My first draft is much less flowery than some you will see online, but I'm waiting to hear back from profs as to whether it will work or not. Mine is quite matter-of-fact, with a little bit of spice here and there. Generally, I went with the Just-Answer-the-Question approach: why am I applying to X university? What are my future goals? What are my research interests? Why should I qualify? What have I done other than take the basic core courses?

    Hoping it all works out... :)

  4. Dec 11, 2008 #3
    Thanks for the reply. :)

    I was going to do the matter-of-fact approach but then realized my achievements on my own don't make me shine. I'll have to actually give them a taste of who I am and they'll have to like it if I'm to be accepted (or at least for the letter to have a positive effect).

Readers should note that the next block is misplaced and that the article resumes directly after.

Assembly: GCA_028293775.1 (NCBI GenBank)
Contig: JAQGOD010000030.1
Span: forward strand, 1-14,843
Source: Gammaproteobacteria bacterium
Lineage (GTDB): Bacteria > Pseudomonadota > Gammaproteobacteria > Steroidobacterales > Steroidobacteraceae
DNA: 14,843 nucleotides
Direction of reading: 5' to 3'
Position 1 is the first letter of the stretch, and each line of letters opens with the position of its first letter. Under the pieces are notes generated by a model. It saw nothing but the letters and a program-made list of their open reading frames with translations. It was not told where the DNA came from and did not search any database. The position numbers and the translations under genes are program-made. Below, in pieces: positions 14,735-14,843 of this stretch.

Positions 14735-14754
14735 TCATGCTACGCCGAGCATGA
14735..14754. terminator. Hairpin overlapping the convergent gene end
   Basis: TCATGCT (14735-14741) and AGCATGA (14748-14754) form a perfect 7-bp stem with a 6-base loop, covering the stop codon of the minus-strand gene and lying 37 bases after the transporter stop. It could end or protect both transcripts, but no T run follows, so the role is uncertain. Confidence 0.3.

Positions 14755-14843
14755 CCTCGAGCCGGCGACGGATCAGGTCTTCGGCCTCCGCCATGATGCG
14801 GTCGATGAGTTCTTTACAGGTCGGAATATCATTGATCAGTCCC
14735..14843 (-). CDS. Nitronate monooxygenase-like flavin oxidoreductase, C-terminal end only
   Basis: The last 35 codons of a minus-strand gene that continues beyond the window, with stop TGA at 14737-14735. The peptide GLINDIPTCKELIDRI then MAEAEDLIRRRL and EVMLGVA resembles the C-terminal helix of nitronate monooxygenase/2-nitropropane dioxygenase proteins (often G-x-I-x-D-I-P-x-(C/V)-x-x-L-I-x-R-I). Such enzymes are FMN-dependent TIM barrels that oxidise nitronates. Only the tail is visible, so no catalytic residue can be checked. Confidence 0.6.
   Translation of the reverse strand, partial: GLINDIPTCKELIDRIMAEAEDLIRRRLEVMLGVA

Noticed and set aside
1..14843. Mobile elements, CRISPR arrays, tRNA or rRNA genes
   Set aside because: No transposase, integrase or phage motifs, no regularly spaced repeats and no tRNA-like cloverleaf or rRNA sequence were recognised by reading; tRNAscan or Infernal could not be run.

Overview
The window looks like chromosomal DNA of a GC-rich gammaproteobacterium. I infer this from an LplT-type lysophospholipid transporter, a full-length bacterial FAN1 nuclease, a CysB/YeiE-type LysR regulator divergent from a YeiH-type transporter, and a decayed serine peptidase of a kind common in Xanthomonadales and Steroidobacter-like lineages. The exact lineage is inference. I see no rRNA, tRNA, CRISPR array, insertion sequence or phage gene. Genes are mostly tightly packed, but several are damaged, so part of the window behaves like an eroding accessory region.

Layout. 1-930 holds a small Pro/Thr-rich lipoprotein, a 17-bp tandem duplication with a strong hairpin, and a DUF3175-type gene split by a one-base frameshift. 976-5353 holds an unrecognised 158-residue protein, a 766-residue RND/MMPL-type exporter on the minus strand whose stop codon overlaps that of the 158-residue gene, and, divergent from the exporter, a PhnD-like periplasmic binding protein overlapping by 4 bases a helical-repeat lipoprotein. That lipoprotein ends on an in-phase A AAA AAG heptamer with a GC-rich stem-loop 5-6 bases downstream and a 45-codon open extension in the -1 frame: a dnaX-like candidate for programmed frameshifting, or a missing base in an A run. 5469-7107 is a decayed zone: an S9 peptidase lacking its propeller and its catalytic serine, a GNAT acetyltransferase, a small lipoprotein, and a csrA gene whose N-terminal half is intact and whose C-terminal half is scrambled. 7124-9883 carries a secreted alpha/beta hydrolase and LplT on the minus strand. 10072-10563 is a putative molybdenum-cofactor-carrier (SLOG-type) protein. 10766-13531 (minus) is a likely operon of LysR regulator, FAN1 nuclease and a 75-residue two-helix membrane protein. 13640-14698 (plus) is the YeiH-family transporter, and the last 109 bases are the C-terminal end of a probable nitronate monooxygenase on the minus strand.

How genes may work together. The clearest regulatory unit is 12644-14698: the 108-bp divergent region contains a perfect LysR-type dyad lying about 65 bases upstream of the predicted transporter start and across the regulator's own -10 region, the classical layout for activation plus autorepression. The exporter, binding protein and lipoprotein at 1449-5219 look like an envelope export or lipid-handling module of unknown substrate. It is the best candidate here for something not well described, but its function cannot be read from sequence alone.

Right now I'm making a generic draft and I'll have to tailor it to specific schools. For example, UCSB wants the style you wrote in, so I'll have to re do it. But at least I'll already have my ideas laid out and just have to reword them.

    Still... Dec. 15 is creeping up...

    Hey, you don't happen to know if that means they need to GET there by then or if they need to be post-marked by then, do you? Do they actually just throw all your stuff out if your material is a bit late even if you've applied on time?
  5. Dec 11, 2008 #4
    Frankly, I don't have a super-impressive resumé myself but the whole idea is to sell yourself so I'm rocking that mantra like a champ.

    Generally speaking, most programs won't ignore your application if you submit it late (from what I gather), especially if supporting docs are late. All of my earlyish applications are fully online anyhow, so I just wrote it in LaTeX and will upload the PDF. :)

  6. Dec 11, 2008 #5